With spring comes the official launch of house hunting season. So, what better time to ensure that you are maximizing the tax benefits associated with home ownership, especially since the 2010 tax return filing deadline is fast approaching.
If you purchased a new home in 2010, don’t forget to claim the relatively new Home Buyers’ Tax Credit. Introduced in 2009, this non-refundable tax credit is based on a $5,000 amount for first-time homebuyers which, at the 15% federal credit rate, is worth $750.
Interestingly, you are considered a first-time homebuyer if neither you nor your spouse or partner owned and lived in another home in the calendar year of purchase or any of the four preceding calendar years. In other words, you could have owned a home previously, but if you sold it and then perhaps rented for four years or so, you still may qualify as a first-time homebuyer for the purpose of claiming the credit if you bought a home in 2010.
Did you use the Home Buyers’ Plan when purchasing your home? Under the HBP, a first-time homebuyer can withdraw up to $25,000 from her RRSP to purchase a home without having to pay tax on that withdrawal. Any funds withdrawn must be repaid over a maximum of 15 years or the amount not repaid in a year is added to the participant’s income for that year.
If you participated in the HBP previously and were required to make a repayment for 2010, be sure to designate a portion of your RRSP contributions as a HBP repayment on Schedule 7 of your personal tax return, under “PART B – Repayments under the HBP…”
You may also be able to get some tax relief from your property taxes, depending on your province of residence. Quebec provides a refund for property tax paid during the year, while both Ontario and Manitoba provide a tax credit for property tax or rent paid during the year.
Still have a mortgage? If so, have you considered whether you could restructure your financial affairs to make your mortgage interest effectively tax deductible?
If you have non-registered investments, consider selling them to pay off your mortgage (non-deductible debt) and then borrowing back the funds for investment purposes (tax-deductible debt). This allows you to effectively write off what otherwise would have been non-deductible personal mortgage interest.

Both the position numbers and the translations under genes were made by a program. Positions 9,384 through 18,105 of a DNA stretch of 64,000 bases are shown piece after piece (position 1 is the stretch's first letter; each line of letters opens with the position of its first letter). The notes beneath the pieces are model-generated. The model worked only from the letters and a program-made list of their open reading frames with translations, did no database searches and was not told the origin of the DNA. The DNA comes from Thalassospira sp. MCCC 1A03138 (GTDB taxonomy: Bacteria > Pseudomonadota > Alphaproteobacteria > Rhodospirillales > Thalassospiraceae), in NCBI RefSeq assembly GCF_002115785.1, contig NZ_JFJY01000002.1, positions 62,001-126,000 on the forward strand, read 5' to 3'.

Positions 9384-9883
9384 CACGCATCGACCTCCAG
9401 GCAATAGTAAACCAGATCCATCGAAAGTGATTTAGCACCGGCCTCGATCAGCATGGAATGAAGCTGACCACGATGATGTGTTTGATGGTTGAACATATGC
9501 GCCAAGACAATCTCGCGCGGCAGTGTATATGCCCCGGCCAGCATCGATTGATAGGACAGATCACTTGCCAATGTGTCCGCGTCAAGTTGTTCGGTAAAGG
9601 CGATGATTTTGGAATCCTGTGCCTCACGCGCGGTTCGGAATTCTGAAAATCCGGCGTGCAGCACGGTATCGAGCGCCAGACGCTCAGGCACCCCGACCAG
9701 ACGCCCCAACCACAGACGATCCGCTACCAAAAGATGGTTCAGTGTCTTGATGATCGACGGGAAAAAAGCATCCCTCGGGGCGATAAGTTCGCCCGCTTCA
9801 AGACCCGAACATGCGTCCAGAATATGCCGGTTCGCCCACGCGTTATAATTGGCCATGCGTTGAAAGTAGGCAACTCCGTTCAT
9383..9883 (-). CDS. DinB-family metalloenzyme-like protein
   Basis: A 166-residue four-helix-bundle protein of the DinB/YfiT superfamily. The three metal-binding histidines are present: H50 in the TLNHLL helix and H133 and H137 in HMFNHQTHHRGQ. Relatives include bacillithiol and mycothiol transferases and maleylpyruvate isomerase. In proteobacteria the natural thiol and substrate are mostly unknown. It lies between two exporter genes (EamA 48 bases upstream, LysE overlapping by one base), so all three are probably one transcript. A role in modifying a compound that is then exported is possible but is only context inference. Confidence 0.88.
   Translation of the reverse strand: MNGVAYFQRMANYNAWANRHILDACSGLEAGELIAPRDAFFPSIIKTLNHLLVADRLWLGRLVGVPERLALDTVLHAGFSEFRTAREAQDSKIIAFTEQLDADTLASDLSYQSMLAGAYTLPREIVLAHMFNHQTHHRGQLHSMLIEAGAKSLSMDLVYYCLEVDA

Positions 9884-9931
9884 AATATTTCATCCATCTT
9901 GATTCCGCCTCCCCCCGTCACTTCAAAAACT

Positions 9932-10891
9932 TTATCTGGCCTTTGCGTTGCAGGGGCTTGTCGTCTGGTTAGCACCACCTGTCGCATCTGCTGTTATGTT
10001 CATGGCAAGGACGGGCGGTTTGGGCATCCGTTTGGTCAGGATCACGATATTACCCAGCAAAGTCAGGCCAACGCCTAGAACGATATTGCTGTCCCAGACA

This strategy has often be referred to as the “Singleton Shuffle,” because it was named after Vancouver lawyer John Singleton’s 2001 Supreme Court victory, which upheld the notion that you can rearrange your financial affairs in a tax-efficient manner so as to make your interest on investment loans tax-deductible.
Before doing so, be sure to consider any tax consequences of selling your non-registered investments along with any prepayment fees associated with paying off your mortgage early.
Finally, if you sold your home in 2010, the good news is that the gain is likely tax-free, provided you didn’t also own a second home.
The principal residence exemption (“PRE”), if available, can shelter the gain on a principal residence from capital gains tax. A principal residence can include either your main home or a vacation property, even if it’s not where you primarily live during the year as long as you “ordinarily inhabit” it at some point during the year.
The CRA assumes that if no gain is reported on your return for the year of sale, the PRE has been used to eliminate the gain and therefore, no other property (such as the vacation property) can be designated for the years in which the PRE was presumed to be claimed on the sold property.
As a result, a conscious decision should be made as to whether the gain should be reported, as failure to report jeopardizes claiming the PRE in the future on the sale of your other property for the years in which you owned both properties.